Weber is a well known and welcome quantity on our piano scene and it is good news that she is ramping up for many more concerts and much more Liszt, locally and nationally, this season and next. Janice (we may call you Janice, mayn’t we?) is a thorough musician with a very strong suit in virtuosity, so it is always fun to hear and watch her riffle through the Lisztean thickets. One longed only perhaps for a little more coy rubato in her renderings. Why is it that performers are often leery of doing more of what they are do well? Answer? Because they discount the need to project out to the listener that which is inherent and obvious, the piece being so numbingly familiar … to them.
Hassinger accompanied Malik in the Hugo poems (earlier versions) with sensitivity and finesse. As Belogurov, a young artist in the ascendance, is a close professional associate of your correspondent, it would be an obvious journalistic breech to remark upon the cool elegance and proficiency of his pianism.
All three pianists coaxed large, good, and convincing sound out of the most improbable and diminutive of Mason & Hamlins, vintage 1915. Astonishing, really. And could we wave a magic wand, we would surely wish a fine concert grand upon St. John’s, along with a new roof.
As to our songbirds. Lewis performed the Schiller selections in a luscious and velvety soprano, redolent really of a rich mezzo, and with superb German diction. Donnerwetter! We advised her to rush home and master “Morgen.” She might reduce us to tears. For all the right reasons, naturally.
Malik’s soprano provided a piquant contrast in its purity, quite nicely matched to the (earlier of the) Hugo settings. Why we should think purity of tone is appropriate to these texts mystifies, actually. Read them. They are drenched — Zut alors — in zex zex zex; and yet, Franzls treatments are so Gallic that he bamboozles us into misconstruing the frankly steamy for the virginal. Oh, those French. And in setting the Schiller, Liszt seemed so quintessentially Germanic, so innocent. Just like a Völkerwanderung. But, in turning to the Hugo, he is French French French, tout court. Clearly what he didn’t absorb on Parisian boulevards, he soaked up between the sheets at Marie d’Agoult’s.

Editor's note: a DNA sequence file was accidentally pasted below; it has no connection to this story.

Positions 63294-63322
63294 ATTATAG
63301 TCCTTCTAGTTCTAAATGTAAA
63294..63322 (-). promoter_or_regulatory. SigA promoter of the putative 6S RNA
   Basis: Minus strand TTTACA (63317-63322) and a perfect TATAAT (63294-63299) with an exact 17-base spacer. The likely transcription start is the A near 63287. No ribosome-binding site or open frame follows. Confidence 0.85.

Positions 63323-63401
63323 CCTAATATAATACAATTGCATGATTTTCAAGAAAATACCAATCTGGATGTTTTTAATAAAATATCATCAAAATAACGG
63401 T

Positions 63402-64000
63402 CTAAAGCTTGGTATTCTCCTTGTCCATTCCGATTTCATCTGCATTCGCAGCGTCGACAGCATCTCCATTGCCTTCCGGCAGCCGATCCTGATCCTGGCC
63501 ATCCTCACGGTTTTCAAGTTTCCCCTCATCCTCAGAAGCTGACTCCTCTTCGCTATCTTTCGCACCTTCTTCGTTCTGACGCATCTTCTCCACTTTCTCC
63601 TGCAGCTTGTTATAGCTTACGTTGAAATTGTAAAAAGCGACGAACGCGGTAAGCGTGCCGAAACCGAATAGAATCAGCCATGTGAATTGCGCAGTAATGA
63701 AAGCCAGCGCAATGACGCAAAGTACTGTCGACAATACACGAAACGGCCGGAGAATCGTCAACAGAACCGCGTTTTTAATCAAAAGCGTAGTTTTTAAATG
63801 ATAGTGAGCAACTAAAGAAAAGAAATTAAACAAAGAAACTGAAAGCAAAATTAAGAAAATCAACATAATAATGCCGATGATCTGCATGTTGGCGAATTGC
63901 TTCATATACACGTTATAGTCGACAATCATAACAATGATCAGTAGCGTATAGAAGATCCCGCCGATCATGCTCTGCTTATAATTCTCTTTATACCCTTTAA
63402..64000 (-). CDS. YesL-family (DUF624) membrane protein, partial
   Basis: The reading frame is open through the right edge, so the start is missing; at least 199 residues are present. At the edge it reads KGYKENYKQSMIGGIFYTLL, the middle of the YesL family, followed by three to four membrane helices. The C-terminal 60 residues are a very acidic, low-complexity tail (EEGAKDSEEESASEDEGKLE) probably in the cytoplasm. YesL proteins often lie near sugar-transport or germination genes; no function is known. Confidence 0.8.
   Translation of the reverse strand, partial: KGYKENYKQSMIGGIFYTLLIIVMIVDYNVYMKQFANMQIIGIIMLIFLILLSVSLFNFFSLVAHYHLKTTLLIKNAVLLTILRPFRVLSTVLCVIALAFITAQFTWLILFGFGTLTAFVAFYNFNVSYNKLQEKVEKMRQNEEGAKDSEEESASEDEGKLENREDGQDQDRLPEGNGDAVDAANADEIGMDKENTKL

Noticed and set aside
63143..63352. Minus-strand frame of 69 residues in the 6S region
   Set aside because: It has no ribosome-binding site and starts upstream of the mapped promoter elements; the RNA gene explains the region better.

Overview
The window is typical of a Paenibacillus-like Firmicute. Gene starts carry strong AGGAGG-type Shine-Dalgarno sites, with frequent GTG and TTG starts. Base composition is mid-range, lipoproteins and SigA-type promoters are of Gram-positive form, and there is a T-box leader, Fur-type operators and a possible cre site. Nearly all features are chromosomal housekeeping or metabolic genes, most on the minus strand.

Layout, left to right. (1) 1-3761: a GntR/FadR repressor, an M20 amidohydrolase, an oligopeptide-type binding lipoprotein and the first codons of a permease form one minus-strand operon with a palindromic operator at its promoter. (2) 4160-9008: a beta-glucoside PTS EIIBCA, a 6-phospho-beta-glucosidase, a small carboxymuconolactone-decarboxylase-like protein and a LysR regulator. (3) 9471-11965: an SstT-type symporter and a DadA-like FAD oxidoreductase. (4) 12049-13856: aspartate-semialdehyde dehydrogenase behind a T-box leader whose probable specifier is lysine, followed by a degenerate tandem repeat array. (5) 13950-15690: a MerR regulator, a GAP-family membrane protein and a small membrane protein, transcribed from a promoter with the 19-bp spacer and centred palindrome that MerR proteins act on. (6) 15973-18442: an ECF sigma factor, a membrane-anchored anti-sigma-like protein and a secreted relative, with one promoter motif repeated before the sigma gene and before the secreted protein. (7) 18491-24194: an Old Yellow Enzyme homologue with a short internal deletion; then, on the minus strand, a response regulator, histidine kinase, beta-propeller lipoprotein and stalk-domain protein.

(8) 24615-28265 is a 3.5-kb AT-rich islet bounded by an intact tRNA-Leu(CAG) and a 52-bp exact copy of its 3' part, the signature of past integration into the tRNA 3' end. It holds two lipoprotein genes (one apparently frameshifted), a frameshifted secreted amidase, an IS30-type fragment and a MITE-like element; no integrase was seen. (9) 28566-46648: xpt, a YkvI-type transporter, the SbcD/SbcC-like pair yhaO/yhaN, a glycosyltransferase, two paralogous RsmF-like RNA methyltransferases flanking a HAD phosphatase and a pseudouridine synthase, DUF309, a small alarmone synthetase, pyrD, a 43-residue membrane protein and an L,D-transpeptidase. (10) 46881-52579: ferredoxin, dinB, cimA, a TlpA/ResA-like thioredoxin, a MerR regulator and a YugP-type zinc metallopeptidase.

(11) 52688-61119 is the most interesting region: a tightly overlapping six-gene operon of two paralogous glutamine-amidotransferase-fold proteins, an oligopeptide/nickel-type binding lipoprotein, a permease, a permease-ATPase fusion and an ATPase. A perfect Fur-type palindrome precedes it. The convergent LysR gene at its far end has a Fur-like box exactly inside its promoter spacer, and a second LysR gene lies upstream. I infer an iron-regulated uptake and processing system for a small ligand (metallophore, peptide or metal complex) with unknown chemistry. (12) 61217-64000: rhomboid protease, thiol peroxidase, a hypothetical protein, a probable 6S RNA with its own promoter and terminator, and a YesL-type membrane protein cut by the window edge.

And now we come to the countertenor. As you may have surmised, the Musical Director, Terry, employs the pseudonym Yakov Zamir on stage. Everyone into the act, huh?
It was announced that Mr. Terry would not be making introductory remarks as Mr. Zamir was conserving his voice. Was this not, we wondered, a trifle de trop? More so, in the context of a countertenor. But then…what an unusual vocal instrument we heard. Mr. Zamir has an arresting, dead-on timbre, often with strong tenor “tones” (to dip into oenophile lingo), or– try this one–the after-blush of a mezzo locomotive. It seems to us that there is something unusual going on here in terms of vocal production. Zamir’s voice sounds nothing like the usual countertenor that a baritone or bass produces with “head tones.” Again, the enunciation was excellent, the delivery exciting, musical, dramatic. There was the occasional unevenness of tone which we hope can be worked out. In all, a ballsy countertenor, to be sure. Mr. Zamir had better find himself some Handel operas.
Switching back to Music Director, (the mind reels), Mr. Terry’s ingenuity remains in high ferment, with intriguing plans for the rest of Liszt 2011. In an extended “debriefing,” it became evident to us that he is a serious student of music, not just a pretty voice. A formidable amount of research and inquiry lies behind his conceptions. We would certainly love to see Mr. Terry mount a similar format covering, “Liszt and Petrarch” or, “Liszt Does Songs Without Words,” evoking Mendelssohn obviously. But in the case of Mendelssohn there never were words. But Liszt created these two books of piano solos from his own earlier Lieder.
What they did for love. Regrettably, these valiant artists deserved a far larger audience. The take from a sad little collection basket was not a thing of joy. We would wish for some sort of cult success for these plucky presentations. In what is tantamount to a sound set for Bela Lugosi, one would hope that this sort of “Classical” could recapture the high ground: it has all the cachet of true counterculture. Courage, mes chers!